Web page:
Easing Separation Anxiety

Easing Separation Anxiety

Beginning a new school year is a time of excitement and uncertainty for many new children. For some, it is their first time being away from home for a stretch of time. It is common for students (and parents) to experience feelings of anxiety, which is perfectly normal. These feelings are often caused by a fear of the unknown, as the child has no point of reference to draw upon when they are faced with a new environment or experience.

Separation anxiety can also be attributed to a child’s stage of development. Separation anxiety is a normal part of development, and most common for children aged eight months to two years; however, it can affect children of all ages.The first day of preschool, in a new room or class, can bring on a reoccurrence of separation anxiety in children who were previously settled. It takes time for young children to build relationships and establish a sense of trust with their new educators, so that they come to understand that their new environment is a safe and happy place. This is not uncommon, and is likely to settle once a new routine and relationships have been established.

 

           

 

Below you will find a number of strategies published by the Montessori Academy to help Montessori parents settle their children into preschool. Remember separation anxiety is a phase, it is perfectly normal, and will pass in time.

Positive Behaviors and Attitudes

Modeling positive behaviors and attitudes plays an important role in the success of the first day of school, and the weeks thereafter. Keep discussions about school positive, and focus on things that your child is likely to enjoy. Children pick up on parent’s feelings, behaviors, and emotions, and are likely to emulate them if you are feeling upset or uncertain.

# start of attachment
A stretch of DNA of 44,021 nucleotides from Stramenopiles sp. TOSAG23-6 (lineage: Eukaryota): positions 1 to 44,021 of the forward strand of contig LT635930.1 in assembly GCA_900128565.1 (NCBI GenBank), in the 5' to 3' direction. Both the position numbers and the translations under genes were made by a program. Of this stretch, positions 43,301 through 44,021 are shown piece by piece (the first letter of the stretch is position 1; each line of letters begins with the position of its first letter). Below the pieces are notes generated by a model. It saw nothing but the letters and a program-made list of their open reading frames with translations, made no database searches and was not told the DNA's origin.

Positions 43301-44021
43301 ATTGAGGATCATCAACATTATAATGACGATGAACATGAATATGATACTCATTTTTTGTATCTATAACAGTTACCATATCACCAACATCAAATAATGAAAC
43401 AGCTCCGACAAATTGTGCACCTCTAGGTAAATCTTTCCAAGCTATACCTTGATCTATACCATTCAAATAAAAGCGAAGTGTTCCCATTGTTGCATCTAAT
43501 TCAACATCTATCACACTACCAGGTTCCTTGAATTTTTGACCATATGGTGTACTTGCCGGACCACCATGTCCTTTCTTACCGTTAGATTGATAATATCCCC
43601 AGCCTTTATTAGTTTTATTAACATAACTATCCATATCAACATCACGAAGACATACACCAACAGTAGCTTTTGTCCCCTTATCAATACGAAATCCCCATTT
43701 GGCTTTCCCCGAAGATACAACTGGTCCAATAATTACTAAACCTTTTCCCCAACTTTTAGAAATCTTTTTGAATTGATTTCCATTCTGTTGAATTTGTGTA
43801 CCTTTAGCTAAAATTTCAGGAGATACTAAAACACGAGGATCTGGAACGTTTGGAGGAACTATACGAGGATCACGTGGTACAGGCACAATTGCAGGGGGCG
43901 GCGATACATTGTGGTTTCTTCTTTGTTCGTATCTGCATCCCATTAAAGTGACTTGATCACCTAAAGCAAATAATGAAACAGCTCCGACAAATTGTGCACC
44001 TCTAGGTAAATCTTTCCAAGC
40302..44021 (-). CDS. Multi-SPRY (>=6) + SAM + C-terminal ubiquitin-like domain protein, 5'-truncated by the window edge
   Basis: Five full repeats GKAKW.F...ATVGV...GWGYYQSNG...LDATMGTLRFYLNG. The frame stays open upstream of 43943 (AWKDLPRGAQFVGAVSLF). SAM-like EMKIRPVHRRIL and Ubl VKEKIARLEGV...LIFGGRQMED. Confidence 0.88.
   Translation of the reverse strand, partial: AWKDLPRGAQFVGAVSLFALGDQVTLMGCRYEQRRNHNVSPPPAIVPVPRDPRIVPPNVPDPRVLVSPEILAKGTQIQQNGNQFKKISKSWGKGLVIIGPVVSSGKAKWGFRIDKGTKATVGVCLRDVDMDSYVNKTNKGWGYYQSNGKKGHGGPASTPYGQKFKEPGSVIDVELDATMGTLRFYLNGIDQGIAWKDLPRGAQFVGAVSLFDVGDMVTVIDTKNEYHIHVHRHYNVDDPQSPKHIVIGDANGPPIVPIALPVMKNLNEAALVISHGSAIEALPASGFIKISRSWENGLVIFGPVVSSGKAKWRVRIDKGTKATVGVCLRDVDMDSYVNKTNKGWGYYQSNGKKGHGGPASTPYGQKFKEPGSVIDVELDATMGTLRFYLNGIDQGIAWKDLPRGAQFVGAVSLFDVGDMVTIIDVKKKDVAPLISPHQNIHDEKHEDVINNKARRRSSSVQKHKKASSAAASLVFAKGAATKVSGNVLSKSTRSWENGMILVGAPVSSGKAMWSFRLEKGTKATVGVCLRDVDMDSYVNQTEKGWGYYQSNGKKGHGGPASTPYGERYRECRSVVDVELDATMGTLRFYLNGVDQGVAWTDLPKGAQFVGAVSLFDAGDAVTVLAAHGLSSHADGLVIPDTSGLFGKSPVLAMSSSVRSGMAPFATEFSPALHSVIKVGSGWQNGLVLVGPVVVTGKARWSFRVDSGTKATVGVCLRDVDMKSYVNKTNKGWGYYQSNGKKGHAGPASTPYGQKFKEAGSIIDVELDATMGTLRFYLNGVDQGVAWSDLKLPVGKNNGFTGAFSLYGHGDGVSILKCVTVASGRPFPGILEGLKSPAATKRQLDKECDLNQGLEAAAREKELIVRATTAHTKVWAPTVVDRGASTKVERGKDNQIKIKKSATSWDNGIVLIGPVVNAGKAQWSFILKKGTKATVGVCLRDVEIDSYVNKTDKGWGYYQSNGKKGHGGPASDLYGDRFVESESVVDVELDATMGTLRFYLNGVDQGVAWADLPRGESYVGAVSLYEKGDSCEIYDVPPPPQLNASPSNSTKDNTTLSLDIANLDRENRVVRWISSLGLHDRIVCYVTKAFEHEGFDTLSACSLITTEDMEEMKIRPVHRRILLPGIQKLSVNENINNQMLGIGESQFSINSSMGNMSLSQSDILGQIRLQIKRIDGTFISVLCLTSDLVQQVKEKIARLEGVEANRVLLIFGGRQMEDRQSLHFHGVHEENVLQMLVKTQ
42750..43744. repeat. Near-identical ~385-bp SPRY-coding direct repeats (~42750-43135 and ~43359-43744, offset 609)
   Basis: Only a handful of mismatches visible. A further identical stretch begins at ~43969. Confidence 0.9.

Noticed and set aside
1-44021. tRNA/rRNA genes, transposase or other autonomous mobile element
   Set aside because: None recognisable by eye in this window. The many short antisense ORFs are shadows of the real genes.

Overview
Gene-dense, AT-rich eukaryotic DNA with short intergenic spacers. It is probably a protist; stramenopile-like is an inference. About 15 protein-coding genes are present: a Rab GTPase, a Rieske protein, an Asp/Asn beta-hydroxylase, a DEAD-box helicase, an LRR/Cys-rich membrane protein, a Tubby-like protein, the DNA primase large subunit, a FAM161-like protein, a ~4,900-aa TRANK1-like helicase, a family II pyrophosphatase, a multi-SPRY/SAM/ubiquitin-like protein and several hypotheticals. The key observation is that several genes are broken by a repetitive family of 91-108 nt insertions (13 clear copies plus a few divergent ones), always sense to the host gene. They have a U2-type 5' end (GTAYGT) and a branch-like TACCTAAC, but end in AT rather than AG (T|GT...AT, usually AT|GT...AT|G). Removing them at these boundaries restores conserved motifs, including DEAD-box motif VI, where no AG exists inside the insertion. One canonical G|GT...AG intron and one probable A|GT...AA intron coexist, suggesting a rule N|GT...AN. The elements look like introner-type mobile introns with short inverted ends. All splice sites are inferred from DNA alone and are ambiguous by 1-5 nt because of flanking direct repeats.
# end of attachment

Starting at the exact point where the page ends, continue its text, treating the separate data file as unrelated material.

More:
Morning Routines

Establish a positive and happy morning routine for preschool days. For children over two, this may include encouraging your child to pack their own school bag or sing a happy ‘school day’ themed song. Always give yourself plenty of time to get ready and arrive on time. Feeling late or rushed can cause children to feel additional anxiety.

Acknowledge your Child’s Feelings

It is important to accept that your child’s unhappiness at being separated from you is real, very normal, and temporary. Reinforce that you understand that leaving your child makes them unhappy, but that it is important that you leave, and they will have a good time. Avoid offering your child bribes for good behavior or not crying as this is only a temporary solution. Learning to cope with sadness is an important part of your child’s development and learning about emotions.

Positive and Prompt Goodbyes

When you drop your child off, don’t linger outside the classroom or stay for “just one more minute.” As a parent, the best thing you can do is give your child a hug and a kiss as they get out of the car, let them know you love them, and reassure them that you will be back soon. It is important for your child that you do not delay the inevitable.

Establish a Goodbye Routine